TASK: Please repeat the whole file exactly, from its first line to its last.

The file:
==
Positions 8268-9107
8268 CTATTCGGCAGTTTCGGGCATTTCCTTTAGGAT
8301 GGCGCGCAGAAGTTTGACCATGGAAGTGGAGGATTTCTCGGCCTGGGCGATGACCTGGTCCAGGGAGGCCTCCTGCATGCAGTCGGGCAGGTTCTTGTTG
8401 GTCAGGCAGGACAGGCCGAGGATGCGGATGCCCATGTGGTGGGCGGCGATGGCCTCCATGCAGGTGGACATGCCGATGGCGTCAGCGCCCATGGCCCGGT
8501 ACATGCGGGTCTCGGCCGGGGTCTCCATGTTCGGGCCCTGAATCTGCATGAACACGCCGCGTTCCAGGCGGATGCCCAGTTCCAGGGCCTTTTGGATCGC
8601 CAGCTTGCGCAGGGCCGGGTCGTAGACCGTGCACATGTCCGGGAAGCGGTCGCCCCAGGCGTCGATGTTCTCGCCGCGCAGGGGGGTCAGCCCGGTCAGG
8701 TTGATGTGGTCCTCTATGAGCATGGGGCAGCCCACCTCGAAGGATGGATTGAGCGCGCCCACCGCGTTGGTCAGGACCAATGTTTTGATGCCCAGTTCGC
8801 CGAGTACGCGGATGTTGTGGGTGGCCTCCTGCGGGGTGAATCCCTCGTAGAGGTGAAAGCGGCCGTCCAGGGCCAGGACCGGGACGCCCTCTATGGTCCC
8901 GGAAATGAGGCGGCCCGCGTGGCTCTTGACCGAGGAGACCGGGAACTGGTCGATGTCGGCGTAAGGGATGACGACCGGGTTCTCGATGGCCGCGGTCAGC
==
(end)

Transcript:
Positions 8268-9107
8268 CTATTCGGCAGTTTCGGGCATTTCCTTTAGGAT
8301 GGCGCGCAGAAGTTTGACCATGGAAGTGGAGGATTTCTCGGCCTGGGCGATGACCTGGTCCAGGGAGGCCTCCTGCATGCAGTCGGGCAGGTTCTTGTTG
8401 GTCAGGCAGGACAGGCCGAGGATGCGGATGCCCATGTGGTGGGCGGCGATGGCCTCCATGCAGGTGGACATGCCGATGGCGTCAGCGCCCATGGCCCGGT
8501 ACATGCGGGTCTCGGCCGGGGTCTCCATGTTCGGGCCCTGAATCTGCATGAACACGCCGCGTTCCAGGCGGATGCCCAGTTCCAGGGCCTTTTGGATCGC
8601 CAGCTTGCGCAGGGCCGGGTCGTAGACCGTGCACATGTCCGGGAAGCGGTCGCCCCAGGCGTCGATGTTCTCGCCGCGCAGGGGGGTCAGCCCGGTCAGG
8701 TTGATGTGGTCCTCTATGAGCATGGGGCAGCCCACCTCGAAGGATGGATTGAGCGCGCCCACCGCGTTGGTCAGGACCAATGTTTTGATGCCCAGTTCGC
8801 CGAGTACGCGGATGTTGTGGGTGGCCTCCTGCGGGGTGAATCCCTCGTAGAGGTGAAAGCGGCCGTCCAGGGCCAGGACCGGGACGCCCTCTATGGTCCC
8901 GGAAATGAGGCGGCCCGCGTGGCTCTTGACCGAGGAGACCGGGAACTGGTCGATGTCGGCGTAAGGGATGACGACCGGGTTCTCGATGGCCGCGGTCAGC